March 3, 2009
Intel, TSMC Partner To Expand Sales Of Atom
Intel Corp and TSMC are partnering to develop and manufacture the low-cost Atom processor with the goal of expanding sales of the tiny chip into new markets beyond their use in netbooks.
The alliance between Santa Clara, Calif.-based Intel and Hsinchu, Taiwan-based TSMC represents the partnership of the world's largest foundry with the world's No. 1 semiconductor company, with Intel supplying the majority of the world's microprocessors.
The agreement also demonstrates the significance of Atom to Intel at a time when declining personal computer sales are draining demand for Intel's traditional processors.
Indeed, PC sales are expected to experience their sharpest sales decline in history this year due to the recession, with a new forecast released Monday by research firm Gartner Inc. projecting a nearly 12 percent year-over-year decline in 2009, to 257 million machines.
Atom is designed for "netbooks," or stripped-down laptops that are lower-cost and smaller than conventional laptops and are used primarily to surf the Internet. The chips can also be used in other small electronics devices.
Intel's new agreement with TSMC involves "system-on-chip" technology, whereby processors are built on the same chip alongside other components, such as memory chips.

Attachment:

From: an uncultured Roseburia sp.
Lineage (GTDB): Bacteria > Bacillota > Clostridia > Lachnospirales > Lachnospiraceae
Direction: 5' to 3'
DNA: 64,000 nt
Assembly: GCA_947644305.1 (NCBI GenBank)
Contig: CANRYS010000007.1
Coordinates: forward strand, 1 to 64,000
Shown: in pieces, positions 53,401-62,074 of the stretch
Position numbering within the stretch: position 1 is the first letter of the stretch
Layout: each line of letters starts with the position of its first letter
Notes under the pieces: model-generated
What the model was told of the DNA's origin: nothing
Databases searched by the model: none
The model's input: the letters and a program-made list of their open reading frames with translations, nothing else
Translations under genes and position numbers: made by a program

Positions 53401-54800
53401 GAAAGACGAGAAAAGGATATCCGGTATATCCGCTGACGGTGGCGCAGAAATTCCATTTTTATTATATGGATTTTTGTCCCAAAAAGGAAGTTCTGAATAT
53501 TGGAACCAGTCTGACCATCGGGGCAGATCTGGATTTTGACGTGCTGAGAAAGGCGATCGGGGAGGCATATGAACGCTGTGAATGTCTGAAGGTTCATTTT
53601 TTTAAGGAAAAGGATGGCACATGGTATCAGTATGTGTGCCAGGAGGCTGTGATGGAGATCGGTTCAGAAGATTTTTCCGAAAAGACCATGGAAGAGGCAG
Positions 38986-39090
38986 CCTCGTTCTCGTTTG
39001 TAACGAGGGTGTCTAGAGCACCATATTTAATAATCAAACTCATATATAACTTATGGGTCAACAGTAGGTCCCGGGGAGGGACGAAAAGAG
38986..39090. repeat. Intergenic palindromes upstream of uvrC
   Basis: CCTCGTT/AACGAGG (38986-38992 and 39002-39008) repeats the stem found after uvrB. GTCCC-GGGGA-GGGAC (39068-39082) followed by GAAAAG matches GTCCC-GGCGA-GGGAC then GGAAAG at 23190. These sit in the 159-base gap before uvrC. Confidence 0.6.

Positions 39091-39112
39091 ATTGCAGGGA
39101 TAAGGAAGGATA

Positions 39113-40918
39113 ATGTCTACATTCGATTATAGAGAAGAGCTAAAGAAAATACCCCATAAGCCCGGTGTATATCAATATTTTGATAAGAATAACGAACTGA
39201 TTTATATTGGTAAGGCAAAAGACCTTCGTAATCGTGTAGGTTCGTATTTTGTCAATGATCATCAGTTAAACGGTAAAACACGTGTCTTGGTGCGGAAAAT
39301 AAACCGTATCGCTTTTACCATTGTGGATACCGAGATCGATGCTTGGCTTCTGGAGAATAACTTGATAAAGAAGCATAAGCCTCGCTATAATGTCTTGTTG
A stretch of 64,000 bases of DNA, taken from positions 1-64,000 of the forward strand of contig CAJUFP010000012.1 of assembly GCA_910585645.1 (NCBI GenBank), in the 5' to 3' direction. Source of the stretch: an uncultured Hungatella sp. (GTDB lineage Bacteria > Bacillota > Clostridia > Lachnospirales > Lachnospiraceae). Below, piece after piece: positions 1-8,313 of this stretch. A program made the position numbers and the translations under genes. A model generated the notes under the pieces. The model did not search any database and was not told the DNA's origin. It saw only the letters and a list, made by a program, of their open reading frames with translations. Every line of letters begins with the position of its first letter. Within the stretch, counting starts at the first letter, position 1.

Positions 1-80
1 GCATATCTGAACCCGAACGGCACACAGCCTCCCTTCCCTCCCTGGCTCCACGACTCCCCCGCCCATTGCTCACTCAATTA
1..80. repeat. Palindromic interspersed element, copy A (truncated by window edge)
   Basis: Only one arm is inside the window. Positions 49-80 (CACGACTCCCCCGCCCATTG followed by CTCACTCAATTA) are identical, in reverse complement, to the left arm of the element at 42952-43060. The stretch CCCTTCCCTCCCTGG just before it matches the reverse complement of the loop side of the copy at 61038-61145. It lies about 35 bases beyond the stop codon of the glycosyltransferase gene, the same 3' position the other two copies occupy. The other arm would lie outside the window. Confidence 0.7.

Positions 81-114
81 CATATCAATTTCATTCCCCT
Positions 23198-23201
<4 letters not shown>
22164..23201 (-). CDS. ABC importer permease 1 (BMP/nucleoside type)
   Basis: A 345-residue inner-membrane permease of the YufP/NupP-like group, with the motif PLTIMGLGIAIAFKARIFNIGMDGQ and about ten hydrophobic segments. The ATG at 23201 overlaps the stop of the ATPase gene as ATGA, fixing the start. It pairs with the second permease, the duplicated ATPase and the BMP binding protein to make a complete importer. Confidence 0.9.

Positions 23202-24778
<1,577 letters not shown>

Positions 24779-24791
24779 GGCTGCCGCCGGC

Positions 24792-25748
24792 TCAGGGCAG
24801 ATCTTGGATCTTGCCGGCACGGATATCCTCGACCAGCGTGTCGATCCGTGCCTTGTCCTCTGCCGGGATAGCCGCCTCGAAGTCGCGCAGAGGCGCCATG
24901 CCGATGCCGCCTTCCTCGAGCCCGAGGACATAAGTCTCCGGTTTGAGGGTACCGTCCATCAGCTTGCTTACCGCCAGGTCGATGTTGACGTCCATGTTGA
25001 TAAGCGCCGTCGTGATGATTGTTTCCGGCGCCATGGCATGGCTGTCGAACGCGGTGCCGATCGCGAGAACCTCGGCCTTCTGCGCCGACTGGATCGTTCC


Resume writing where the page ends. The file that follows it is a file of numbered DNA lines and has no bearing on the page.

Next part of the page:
The move boosts Intel's drive in that area, in which it competes with other chip designers such as Broadcom Corp. and Qualcomm Inc., which also make "system-on-chip" products, and British-based ARM Holdings Plc., which licenses low-power chip designs broadly used in mobile electronics devices.
The Intel-TSMC alliance is also important because it opens up new sales channels for the Atom processor. Indeed, making the chip compatible with TSMC's manufacturing processes will make it easier for Intel to sell to electronics manufacturers that already buy from TSMC, who have many of their products' technologies tied up in the way TSMC makes its processors.
In its announcement, Intel said it will continue to manufacture Atom chips in its own factories in the United States and elsewhere, and that the alliance does not include transferring any of Intel's manufacturing secrets.
The only other time Intel agreed share its processor blueprints with another company was 1982, the year Intel expanded its cross-license agreement with Advanced Micro Devices Inc. so the firms could supply chips for IBM's personal computers. The move was brought about by IBM's demand that Intel secure a reliable second source for the processors.
Intel shares were down 27 cents, or 2.1 percent, to $12.47 on Monday.
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